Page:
OMAHA (DTN) — The House Committee on Science, Space and Technology launched an oversight investigation into the U.S. Environmental Protection Agency’s alleged inadvertent release of a cancer risk assessment final report on glyphosate, the active ingredient in Monsanto’s Roundup herbicide and many other products on the market.
EPA posted the final report of the agency’s Cancer Assessment Review Committee at the end of last week but pulled it from the agency’s website May 2, saying a full review would not be completed until the end of the year.
That report, dated October 2015, concludes glyphosate likely is not carcinogenic to humans. It was signed by 13 scientists and titled “Final Report.”
In a letter to EPA Administrator Gina McCarthy on Wednesday, committee chairman Rep. Lamar Smith, R-Texas, announced his committee is launching an investigation into the matter.
“…EPA’s removal of this report and the subsequent backtracking on its finality raises questions about the agency’s motivation in providing a fair assessment of glyphosate — an assessment based on the scientific analysis conducted by CARC,” Smith said in the letter.
“Furthermore, EPA’s apparent mishandling of this report may shed light on larger systemic problems occurring at the agency.”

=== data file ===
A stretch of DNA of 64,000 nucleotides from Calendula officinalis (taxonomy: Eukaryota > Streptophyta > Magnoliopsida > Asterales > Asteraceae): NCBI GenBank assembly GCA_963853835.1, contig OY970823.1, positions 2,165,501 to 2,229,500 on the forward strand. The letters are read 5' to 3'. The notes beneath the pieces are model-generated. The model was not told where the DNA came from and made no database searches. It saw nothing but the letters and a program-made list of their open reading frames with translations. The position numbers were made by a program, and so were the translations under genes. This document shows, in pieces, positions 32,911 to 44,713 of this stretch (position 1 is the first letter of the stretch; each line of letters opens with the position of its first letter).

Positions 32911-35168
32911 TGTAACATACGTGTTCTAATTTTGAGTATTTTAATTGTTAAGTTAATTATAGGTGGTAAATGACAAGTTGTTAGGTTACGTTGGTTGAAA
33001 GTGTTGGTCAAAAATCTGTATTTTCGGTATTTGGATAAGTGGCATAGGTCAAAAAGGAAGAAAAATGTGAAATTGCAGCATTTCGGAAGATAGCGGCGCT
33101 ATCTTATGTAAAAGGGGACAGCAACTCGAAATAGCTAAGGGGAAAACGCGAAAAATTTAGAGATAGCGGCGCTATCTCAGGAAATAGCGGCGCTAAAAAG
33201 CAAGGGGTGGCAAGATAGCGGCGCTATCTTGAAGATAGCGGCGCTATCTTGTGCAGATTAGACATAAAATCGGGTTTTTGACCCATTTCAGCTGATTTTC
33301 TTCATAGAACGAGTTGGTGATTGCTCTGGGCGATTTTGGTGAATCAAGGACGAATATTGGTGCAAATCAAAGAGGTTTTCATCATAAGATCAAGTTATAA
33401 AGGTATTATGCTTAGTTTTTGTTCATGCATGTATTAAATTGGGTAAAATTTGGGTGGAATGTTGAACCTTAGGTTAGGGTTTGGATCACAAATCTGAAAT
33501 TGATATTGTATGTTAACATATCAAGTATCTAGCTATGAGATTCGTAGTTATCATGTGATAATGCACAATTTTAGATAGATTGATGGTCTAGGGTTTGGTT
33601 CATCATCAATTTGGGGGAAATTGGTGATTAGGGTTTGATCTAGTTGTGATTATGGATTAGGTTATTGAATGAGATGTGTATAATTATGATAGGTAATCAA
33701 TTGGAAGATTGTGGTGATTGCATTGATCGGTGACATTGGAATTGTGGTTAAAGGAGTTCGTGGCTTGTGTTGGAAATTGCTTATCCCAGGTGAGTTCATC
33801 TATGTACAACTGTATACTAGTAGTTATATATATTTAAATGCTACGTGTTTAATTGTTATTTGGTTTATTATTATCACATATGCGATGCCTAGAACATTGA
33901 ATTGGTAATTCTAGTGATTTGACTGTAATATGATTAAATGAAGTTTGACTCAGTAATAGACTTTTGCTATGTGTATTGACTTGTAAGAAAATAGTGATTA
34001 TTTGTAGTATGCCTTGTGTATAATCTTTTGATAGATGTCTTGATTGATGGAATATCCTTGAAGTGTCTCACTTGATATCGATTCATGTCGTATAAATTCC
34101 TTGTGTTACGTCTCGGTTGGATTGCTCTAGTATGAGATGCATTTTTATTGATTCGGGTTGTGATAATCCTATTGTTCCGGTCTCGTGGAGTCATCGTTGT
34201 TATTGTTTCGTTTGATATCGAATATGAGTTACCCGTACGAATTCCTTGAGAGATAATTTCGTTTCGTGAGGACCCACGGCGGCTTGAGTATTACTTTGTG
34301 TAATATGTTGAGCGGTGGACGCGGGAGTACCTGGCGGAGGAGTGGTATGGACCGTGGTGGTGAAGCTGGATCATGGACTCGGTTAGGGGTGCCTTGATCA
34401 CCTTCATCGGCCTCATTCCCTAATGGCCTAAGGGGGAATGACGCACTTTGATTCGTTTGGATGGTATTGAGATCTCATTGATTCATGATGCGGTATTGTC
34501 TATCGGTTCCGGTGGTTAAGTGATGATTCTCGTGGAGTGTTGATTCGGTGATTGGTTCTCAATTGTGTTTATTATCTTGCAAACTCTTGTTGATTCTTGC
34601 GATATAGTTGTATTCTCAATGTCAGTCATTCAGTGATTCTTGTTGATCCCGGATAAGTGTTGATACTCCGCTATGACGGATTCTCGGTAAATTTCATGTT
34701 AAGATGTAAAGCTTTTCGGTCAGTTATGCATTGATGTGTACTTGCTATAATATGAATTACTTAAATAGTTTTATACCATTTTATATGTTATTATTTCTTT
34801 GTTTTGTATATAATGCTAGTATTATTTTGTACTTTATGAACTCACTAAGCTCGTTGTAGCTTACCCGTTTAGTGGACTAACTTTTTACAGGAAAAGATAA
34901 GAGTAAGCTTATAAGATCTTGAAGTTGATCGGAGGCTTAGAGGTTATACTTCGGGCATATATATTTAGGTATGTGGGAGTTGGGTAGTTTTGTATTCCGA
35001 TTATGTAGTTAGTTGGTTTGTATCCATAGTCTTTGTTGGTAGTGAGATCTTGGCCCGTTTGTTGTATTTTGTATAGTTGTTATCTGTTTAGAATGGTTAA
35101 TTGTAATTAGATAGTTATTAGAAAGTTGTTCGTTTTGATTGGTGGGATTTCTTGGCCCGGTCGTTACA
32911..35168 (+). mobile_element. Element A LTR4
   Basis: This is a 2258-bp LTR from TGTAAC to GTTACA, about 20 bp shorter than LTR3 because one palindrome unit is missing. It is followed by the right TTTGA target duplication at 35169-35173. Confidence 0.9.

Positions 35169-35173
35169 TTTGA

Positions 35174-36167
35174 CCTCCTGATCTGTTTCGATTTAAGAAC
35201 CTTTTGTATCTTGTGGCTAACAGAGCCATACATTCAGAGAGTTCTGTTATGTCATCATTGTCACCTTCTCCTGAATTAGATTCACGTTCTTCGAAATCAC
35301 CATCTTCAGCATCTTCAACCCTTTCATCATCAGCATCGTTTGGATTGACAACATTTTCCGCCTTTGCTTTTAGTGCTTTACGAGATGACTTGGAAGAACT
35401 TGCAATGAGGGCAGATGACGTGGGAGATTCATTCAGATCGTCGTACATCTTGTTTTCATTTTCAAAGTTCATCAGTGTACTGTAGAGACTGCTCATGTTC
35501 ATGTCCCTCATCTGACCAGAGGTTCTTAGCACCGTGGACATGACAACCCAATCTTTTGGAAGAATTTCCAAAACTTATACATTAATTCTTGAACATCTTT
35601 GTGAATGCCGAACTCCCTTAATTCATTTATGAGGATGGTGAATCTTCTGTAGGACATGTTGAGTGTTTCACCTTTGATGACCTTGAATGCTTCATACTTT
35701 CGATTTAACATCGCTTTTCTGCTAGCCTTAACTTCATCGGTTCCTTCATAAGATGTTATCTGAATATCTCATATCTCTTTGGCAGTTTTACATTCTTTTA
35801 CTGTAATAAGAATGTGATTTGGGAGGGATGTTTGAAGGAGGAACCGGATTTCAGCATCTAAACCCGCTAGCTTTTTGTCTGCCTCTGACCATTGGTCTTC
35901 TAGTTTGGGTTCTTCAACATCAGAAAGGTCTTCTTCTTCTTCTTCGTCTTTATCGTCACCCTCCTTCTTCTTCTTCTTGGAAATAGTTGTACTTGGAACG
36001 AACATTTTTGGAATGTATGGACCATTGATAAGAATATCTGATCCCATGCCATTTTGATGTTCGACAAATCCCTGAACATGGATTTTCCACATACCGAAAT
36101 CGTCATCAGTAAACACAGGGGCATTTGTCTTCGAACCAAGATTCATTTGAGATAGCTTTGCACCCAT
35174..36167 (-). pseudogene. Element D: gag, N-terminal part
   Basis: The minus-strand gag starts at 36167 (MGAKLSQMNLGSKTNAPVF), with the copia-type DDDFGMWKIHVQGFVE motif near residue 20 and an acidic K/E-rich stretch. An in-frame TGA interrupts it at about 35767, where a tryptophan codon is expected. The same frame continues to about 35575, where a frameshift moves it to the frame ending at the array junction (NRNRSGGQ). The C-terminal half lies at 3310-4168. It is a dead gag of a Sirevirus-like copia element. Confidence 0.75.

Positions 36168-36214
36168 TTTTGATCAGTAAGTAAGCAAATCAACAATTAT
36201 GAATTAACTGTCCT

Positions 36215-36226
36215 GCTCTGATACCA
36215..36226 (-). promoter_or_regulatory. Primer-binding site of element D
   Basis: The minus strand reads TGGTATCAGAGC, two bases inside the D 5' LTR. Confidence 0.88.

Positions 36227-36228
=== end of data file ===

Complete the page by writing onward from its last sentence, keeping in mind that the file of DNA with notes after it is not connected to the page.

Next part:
Smith has asked EPA to provide “documents and communications” from Jan. 1, 2015, to the present between agency personnel on the glyphosate assessment to the committee by May 18.
The final report was signed last fall by 13 EPA Cancer Assessment Review Committee members consisting of doctors and other scientists. The report concludes glyphosate is not likely to be carcinogenic to humans.
Monsanto was quick to take advantage of the inadvertent release of the report, issuing a statement this week lauding CARC’s findings on glyphosate.
When contacted by DTN Monday evening, an EPA spokesperson said they were unsure why the report was posted — calling it a “mistake.”
The CARC report had yet to be reviewed by a scientific advisory board. EPA said Monday the advisory board is slated to complete its review by year’s end, when an EPA assessment is finalized or released.